Serum 25-hydroxyvitamin D concentrations in relation to cardiometabolic risk factors and metabolic syndrome in postmenopausal women

Document Type

Journal Article

Publication Date



American Journal of Clinical Nutrition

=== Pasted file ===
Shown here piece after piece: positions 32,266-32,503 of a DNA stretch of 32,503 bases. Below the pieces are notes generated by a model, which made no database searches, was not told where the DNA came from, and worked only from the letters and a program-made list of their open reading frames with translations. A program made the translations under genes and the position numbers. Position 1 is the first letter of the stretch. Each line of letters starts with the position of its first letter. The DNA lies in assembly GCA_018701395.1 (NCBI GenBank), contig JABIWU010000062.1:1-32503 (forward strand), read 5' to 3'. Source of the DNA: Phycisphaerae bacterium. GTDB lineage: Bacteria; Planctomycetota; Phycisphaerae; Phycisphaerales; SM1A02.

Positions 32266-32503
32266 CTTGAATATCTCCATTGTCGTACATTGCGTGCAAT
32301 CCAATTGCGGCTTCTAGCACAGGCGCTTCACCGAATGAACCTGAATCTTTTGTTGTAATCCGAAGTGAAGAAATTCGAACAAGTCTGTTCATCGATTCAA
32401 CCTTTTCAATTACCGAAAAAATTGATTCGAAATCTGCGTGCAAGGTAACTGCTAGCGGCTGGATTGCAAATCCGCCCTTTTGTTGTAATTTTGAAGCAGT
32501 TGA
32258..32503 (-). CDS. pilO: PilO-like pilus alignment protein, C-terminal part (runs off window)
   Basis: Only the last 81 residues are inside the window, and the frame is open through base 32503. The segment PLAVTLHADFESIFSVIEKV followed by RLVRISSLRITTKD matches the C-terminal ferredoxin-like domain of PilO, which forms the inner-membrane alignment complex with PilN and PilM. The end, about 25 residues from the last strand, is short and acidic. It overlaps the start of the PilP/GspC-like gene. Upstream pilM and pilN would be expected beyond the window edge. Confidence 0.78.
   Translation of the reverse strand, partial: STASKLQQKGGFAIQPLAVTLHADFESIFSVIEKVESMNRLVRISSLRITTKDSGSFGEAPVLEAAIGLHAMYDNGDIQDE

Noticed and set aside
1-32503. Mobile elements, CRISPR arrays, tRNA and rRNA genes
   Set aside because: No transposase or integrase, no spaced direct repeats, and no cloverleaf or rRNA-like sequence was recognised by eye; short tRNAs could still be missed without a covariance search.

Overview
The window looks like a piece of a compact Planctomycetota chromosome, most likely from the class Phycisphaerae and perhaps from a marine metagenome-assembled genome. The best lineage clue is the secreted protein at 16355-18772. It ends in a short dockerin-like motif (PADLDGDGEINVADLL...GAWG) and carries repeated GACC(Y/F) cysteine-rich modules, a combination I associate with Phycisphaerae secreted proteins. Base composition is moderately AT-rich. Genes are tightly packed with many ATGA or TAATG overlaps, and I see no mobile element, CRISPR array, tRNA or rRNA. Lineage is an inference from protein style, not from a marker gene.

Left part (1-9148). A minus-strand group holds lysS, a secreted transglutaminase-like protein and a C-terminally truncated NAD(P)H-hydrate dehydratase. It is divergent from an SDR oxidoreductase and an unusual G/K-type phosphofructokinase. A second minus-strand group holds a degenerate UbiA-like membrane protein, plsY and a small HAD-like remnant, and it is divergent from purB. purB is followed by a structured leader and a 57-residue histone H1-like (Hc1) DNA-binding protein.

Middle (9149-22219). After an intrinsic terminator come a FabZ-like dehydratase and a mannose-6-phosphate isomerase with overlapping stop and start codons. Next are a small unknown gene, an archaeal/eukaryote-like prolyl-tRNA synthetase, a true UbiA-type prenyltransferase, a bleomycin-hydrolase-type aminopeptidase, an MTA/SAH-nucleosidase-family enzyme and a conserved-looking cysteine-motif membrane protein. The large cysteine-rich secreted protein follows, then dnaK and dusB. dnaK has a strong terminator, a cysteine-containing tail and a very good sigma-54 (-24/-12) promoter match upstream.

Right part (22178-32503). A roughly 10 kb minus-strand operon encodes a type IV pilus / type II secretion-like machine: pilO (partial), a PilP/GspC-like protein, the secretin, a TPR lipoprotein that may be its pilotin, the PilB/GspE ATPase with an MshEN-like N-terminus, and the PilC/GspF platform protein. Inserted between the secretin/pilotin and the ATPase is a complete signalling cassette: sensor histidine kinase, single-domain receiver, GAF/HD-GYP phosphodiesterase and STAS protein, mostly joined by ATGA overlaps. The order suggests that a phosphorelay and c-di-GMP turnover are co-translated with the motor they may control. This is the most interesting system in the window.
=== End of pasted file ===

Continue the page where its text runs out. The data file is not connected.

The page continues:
Background: Low concentrations of serum 25-hydroxyvitamin D [25(OH)D] may be associated with cardiometabolic disorders; however, little is known about their relation to intermediate metabolic and lipid markers. Objective: We investigated the relation of serum 25(OH)D concentrations to fasting insulin, glucose, dyslipidemia, adiposity, and prevalent metabolic syndrome. Design: We conducted this cross-sectional analysis in 292 postmenopausal women aged 50-79 y in the Women's Health Initiative Calcium-Vitamin D (WHI-CaD) trial. Data were collected from 3 nested case-control studies that measured baseline serum 25(OH)D concentrations. Inverse probability weighting was used to approximate parameter estimates for the WHI-CaD population. Results: In weighted linear regression models adjusted for age, race-ethnicity, month of blood draw, region, case-control status, smoking, alcohol, physical activity, and history of cardiometabolic risk factors, there was an inverse association of serum 25(OH)D with adiposity [body mass index (BMI): β = -1.12 ± 0.30, P = 0.0002; waist circumference: β = -3.57 ± 0.49, P < 0.0001; waist-hip ratio: β = -0.01 ± 0.002, P < 0.0001], triglycerides (β = -0.10 ± 0.02, P < 0.0001), and triglyceride:HDL-cholesterol ratio (β = -0.11 ± 0.03, P = 0.0003). The multivariable-adjusted odds ratio for metabolic syndrome for the highest (≥52 nmol/L) compared with the lowest (<35 nmol/L) tertile of serum 25(OH)D concentrations was 0.28 (95% CI: 0.14, 0.56). Significant associations remained after adjustment for BMI. We observed no significant associations with LDL cholesterol, HDL cholesterol, insulin, glucose, homeostatic model assessment of insulin resistance (HOMA-IR), or homeostatic model assessment of b cell function (HOMA-β). Conclusion: Higher serum 25(OH)D concentrations may be inversely associated with adiposity, triglycerides, triglyceride:HDL-cholesterol ratio, and metabolic syndrome but are not associated with LDL and HDL cholesterol, insulin, glucose, HOMA-IR, or HOMA-β in postmenopausal women. This trial was registered at clinicaltrials.gov as NCT00000611. © 2011 American Society for Nutrition.